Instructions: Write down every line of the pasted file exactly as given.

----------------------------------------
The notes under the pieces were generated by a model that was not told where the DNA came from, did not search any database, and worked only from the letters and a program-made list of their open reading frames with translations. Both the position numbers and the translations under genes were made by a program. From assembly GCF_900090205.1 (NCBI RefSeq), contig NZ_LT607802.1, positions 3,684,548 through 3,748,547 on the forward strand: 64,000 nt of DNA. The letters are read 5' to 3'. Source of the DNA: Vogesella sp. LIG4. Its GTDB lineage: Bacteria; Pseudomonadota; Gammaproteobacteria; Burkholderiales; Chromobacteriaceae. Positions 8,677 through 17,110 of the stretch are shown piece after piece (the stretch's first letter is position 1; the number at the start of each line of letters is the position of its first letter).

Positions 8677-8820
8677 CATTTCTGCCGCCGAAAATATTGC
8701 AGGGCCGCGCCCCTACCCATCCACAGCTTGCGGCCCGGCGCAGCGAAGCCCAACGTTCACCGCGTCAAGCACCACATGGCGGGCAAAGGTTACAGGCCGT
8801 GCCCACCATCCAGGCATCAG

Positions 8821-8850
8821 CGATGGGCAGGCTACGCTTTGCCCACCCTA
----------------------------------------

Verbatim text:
The notes under the pieces were generated by a model that was not told where the DNA came from, did not search any database, and worked only from the letters and a program-made list of their open reading frames with translations. Both the position numbers and the translations under genes were made by a program. From assembly GCF_900090205.1 (NCBI RefSeq), contig NZ_LT607802.1, positions 3,684,548 through 3,748,547 on the forward strand: 64,000 nt of DNA. The letters are read 5' to 3'. Source of the DNA: Vogesella sp. LIG4. Its GTDB lineage: Bacteria; Pseudomonadota; Gammaproteobacteria; Burkholderiales; Chromobacteriaceae. Positions 8,677 through 17,110 of the stretch are shown piece after piece (the stretch's first letter is position 1; the number at the start of each line of letters is the position of its first letter).

Positions 8677-8820
8677 CATTTCTGCCGCCGAAAATATTGC
8701 AGGGCCGCGCCCCTACCCATCCACAGCTTGCGGCCCGGCGCAGCGAAGCCCAACGTTCACCGCGTCAAGCACCACATGGCGGGCAAAGGTTACAGGCCGT
8801 GCCCACCATCCAGGCATCAG

Positions 8821-8850
8821 CGATGGGCAGGCTACGCTTTGCCCACCCTA